CAIA or CFA? Or both?

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CAIA or CFA? Or both?

If you’ve gone through the agony of passing any of the CFA exams, the last thing you probably want to do is to embark on a new set of qualifications. This, however, is what William Kelly, CEO of the CAIA Association, might have you undertake. Either that, or you could go straight for the CAIA (pronounced “caya”) and skip the CFA altogether.

“Our aim is not to compete with the CFA exams but to cover alternative asset classes in a sophisticated institutional portfolio in more depth,” says Kelly. “The learning outcomes of level I of the CFA and level I of CAIA have some overlap,” he adds. “But level II of the CAIA becomes very different.”

In recognition of this early overlap, CAIA last year said that CFA Charterholders with no prior history of failing any CAIA exams can go straight into CAIA level II. Given that there are only two levels of the CAIA, this means CFA Charterholders can effectively earn the CAIA accreditation with a single exam.

But why would they want to? To understand this, Kelly says you need to look at the reasons the two different accreditations exist. “The CFA exams began in the early 1960s when the asset allocation mix was equities and fixed income,” Kelly says. The CFA Charter was intended to professionalize the roles of portfolio managers and analysts on the buy-side in that era, said Kelly. By comparison, the CAIA was born in 2002 when a lot of pension funds and sovereign wealth funds were moving into alternative assets like real estate, infrastructure, private equity and private debt. The intention was to develop a qualification that would help asset allocators in these funds decide how to spread their funds across the alternatives space.  “The thought was, let’s create a credential that will cater for the allocator,” says Kelly.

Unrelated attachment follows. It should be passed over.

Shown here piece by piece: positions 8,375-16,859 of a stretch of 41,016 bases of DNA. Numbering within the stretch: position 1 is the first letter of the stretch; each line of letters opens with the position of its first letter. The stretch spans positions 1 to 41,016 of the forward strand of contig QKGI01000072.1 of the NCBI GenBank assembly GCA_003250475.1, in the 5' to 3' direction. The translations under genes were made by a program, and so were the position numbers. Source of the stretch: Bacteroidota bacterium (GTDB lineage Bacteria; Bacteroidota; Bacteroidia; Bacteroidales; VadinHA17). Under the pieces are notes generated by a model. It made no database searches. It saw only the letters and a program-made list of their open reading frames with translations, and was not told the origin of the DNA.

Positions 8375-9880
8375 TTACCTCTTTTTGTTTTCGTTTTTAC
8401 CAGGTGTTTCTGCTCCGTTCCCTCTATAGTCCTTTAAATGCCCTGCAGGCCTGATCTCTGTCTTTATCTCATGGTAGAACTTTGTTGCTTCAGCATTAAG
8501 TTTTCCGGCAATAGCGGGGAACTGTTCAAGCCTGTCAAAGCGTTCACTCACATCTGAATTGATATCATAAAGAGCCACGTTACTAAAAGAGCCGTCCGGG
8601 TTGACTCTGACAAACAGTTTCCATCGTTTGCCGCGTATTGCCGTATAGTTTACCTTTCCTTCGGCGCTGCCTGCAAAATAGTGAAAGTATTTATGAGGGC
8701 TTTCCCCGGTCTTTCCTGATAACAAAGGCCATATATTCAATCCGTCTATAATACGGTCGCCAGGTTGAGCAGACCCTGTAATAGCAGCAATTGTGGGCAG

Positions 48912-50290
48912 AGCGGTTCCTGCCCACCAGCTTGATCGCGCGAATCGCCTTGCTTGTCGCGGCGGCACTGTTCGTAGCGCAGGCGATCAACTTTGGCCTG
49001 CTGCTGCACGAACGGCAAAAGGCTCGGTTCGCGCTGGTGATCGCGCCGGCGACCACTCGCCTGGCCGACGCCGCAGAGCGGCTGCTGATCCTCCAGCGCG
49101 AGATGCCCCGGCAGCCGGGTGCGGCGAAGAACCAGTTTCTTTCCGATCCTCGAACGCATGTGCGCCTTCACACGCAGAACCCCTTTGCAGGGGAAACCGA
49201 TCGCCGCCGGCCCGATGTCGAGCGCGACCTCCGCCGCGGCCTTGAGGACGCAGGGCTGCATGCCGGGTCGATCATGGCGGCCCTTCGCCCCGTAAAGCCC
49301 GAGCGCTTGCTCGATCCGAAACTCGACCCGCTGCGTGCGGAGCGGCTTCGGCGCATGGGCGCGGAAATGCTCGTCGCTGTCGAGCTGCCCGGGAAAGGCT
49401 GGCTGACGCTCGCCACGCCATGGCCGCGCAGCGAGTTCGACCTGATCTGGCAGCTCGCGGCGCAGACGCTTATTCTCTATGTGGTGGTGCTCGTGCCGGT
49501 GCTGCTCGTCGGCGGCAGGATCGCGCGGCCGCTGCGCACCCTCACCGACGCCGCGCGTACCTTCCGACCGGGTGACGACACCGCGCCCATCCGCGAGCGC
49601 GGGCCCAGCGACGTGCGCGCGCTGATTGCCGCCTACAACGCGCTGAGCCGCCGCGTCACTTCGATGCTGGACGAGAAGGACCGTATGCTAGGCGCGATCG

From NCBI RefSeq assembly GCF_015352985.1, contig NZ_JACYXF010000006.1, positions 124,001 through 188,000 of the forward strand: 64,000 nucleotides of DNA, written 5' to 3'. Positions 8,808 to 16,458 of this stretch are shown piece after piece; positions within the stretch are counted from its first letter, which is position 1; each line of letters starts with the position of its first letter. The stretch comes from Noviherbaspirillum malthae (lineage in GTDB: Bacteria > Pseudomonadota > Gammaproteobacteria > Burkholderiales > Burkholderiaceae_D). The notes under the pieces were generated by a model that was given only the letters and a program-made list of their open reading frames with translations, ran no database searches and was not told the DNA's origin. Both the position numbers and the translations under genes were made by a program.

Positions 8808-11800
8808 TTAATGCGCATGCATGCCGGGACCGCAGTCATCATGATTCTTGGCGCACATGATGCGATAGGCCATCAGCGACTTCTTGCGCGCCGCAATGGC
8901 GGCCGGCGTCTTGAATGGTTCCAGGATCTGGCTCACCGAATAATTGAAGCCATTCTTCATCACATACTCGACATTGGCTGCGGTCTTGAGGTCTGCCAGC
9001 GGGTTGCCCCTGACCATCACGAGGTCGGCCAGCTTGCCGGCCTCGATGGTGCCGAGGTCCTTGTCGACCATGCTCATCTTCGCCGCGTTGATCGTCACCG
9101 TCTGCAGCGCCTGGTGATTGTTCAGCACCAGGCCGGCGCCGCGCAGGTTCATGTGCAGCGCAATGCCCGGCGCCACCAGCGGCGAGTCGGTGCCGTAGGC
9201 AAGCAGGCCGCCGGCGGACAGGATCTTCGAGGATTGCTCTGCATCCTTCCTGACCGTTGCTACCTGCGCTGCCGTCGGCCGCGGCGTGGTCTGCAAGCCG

18 years later, the CAIA is still popular with asset allocators at big pension funds, but Kelly says it’s spread into other areas too. “More and more people in private equity funds and hedge funds are taking the CAIA,” he says. “Certainly, if you’re in investor relations or distribution and are talking to sophisticated allocators, you need to understand how portfolio allocation works. You need to persuade them to choose your fund or strategy over others.”

This is why some people take the CFA exams and the CAIA credentials. “At least a third of our candidates and member are also CFA Charterholders,” says Kelly. “ – Believe it or not there are some people with the fortitude and stamina to do them side by side.”

The three CFA exams require at least 300 hours of study each. Kelly says two the CAIA exams typically require 200 hours of study each. The pass rate is also slightly higher, at between 50% and 60% for the CAIA versus just 42% for the most recent CFA Level I exam in December 2019. However, Kelly says this is likely because of the candidate pool rather than the difficult of the exams themselves: “75% of the time, the CAIA is a second credential that’s taken after a PHD, Masters, JD, MBA or FRM. Our typical exam taker is 32 years old and is coming to us to fill a very specific void in their knowledge.” By comparison, the CFA Level I exam in particular is popular among university students for whom English may not be their first language.

This isn’t to say you can’t study the CAIA as a student. “The trend is moving towards more juniors taking the CAIA,” says Kelly. “We encourage all comers.”

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Photo by Oliver Roos on Unsplash

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